Yes!! A modern house filled with color, texture, and personality! I know many people love ultra-minimal, all-white houses, but I’ve always had trouble reconciling that look with the rustic tiles, garden rooms, and wonderful hand-crafts that also emerged at the same time as this design style. Love this!

    A sad thought though….would any young designers and professors today be able to afford to purchase property and build such a home these days? Houses in that area now are so expensive that Stanford has a special financial aid program to help faculty acquire housing. Note that they don’t adjust the salaries, just provide extra financing for housing.

    Of course, affordable design has presented a dilemma at least as far back as William Morris, and probably earlier.

  4. virginia says:

    This is definitely my aesthetic. My house way more modest of course but full of artwork, books, ceramics, and fabrics. With a good eye and some daily attention it’s possible to keep a house like this looking great — and clean.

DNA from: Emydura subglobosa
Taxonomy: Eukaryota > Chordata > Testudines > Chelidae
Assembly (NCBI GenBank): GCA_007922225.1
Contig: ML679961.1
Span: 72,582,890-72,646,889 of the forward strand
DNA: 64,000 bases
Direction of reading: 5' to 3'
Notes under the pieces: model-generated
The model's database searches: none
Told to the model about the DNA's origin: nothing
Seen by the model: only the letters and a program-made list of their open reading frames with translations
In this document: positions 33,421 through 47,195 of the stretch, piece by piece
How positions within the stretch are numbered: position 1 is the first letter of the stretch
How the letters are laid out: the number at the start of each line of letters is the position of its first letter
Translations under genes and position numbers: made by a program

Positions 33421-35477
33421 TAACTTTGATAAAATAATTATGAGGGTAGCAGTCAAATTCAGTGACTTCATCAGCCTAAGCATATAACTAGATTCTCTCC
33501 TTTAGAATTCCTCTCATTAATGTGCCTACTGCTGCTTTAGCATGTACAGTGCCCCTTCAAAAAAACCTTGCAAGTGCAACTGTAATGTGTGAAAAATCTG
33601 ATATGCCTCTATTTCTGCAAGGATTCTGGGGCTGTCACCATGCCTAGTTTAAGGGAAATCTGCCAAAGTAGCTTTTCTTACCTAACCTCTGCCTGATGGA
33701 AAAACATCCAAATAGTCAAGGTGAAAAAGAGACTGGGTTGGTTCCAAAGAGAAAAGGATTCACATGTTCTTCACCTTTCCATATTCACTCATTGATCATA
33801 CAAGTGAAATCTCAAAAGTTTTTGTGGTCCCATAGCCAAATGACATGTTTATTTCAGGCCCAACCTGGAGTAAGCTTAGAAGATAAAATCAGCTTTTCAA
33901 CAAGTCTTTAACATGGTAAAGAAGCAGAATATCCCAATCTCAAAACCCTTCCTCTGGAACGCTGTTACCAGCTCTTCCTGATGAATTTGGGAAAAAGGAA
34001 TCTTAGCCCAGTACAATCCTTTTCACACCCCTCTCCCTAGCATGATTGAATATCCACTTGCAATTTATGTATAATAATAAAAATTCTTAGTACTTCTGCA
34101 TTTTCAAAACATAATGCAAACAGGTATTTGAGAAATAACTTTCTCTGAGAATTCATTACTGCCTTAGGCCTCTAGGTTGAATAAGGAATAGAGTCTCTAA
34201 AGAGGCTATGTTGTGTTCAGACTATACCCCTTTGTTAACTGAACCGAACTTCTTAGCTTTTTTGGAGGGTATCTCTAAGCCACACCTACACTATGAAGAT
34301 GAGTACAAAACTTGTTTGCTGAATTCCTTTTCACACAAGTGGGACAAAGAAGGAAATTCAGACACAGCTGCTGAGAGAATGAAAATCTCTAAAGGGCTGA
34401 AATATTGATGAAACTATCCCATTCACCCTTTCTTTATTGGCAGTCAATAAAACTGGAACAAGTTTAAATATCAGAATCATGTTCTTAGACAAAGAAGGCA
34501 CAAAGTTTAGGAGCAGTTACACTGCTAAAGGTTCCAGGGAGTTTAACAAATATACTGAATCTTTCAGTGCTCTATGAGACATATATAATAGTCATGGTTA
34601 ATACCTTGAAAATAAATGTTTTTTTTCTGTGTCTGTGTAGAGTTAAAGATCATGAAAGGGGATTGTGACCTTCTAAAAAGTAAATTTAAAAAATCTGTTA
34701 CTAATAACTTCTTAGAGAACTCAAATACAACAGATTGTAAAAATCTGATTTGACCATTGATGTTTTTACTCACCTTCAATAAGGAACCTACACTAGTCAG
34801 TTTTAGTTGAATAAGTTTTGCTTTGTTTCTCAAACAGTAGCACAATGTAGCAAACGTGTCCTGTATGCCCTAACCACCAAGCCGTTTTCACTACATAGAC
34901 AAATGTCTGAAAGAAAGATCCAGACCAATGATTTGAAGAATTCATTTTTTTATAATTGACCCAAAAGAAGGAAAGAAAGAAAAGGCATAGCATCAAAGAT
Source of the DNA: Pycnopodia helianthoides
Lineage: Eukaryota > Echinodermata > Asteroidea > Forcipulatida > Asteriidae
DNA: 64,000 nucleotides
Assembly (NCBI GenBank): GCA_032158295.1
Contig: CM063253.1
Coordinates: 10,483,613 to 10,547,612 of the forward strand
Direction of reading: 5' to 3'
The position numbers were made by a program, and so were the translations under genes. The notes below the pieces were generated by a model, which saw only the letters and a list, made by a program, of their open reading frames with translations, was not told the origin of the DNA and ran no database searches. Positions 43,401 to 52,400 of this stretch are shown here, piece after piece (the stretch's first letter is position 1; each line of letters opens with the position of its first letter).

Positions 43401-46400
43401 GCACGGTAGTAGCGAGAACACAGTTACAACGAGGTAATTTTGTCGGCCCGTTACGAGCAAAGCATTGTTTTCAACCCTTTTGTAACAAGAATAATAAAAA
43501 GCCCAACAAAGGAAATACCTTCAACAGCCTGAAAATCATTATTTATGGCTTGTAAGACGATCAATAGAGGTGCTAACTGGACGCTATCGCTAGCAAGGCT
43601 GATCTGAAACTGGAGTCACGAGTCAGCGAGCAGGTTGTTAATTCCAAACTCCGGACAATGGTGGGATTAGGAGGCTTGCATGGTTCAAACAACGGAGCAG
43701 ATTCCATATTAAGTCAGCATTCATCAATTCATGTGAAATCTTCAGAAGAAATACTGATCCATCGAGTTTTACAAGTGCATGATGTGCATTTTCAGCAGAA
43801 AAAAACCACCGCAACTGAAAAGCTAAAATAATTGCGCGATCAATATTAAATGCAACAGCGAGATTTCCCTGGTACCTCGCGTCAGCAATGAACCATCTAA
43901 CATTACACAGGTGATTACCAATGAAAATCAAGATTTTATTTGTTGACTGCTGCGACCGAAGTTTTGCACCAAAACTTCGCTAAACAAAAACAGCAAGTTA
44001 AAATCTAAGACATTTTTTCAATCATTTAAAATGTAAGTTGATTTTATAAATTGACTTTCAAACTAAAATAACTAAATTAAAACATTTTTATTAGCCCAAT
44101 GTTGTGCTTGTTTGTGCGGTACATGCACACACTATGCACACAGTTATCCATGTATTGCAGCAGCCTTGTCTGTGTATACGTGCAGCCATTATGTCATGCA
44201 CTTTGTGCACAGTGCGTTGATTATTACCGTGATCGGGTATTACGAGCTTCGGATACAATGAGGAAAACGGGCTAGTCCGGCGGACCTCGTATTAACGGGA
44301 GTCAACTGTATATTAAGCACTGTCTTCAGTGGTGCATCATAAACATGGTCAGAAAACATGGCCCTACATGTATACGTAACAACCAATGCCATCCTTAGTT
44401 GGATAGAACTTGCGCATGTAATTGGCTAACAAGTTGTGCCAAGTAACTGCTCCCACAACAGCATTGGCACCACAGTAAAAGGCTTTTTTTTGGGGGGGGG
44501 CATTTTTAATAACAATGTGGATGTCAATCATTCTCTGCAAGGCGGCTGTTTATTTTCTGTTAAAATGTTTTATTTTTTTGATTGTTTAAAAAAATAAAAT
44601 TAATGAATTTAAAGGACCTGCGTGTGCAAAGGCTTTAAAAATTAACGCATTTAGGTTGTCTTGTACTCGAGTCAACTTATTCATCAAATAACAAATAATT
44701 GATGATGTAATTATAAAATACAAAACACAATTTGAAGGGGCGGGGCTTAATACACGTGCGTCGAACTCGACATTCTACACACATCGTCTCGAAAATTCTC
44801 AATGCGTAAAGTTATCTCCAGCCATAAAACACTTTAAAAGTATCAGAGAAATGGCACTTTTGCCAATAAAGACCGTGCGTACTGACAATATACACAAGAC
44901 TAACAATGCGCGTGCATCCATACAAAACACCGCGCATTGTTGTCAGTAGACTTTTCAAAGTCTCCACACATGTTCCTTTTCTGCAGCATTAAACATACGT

I enjoyed the Kondo book and passed it along to my sister. Being a bit of a Felix Unger, I wasn’t too surprised to find out that much of what she states I’ve been doing for decades– not all of it, mind you. I don’t take my kitchen sponges out to the veranda to dry, for instance, and also don’t feel compelled to remove every item from my shower after we’re done bathing. But, yeah, good for her. A young woman with a mission that translated into enormous success.

    This is a lovely house — warm, personal, elegant, and in its refined way — relaxing. Thanks for the link.

  5. G S says:

    “Each item is given its own place to live.”


    Just beautiful in every possible way. Unless I win the lottery I won’t be bidding, but at least I get to appreciate the home virtually thanks to RR.

  6. Rae says:

    Such an amazing and genuinely inspiring place! There’s something in just about every picture that is either reminding me of forgotten projects or else is sparking ideas for future ones! Thank you so much for sharing this with us!

  7. Rae says: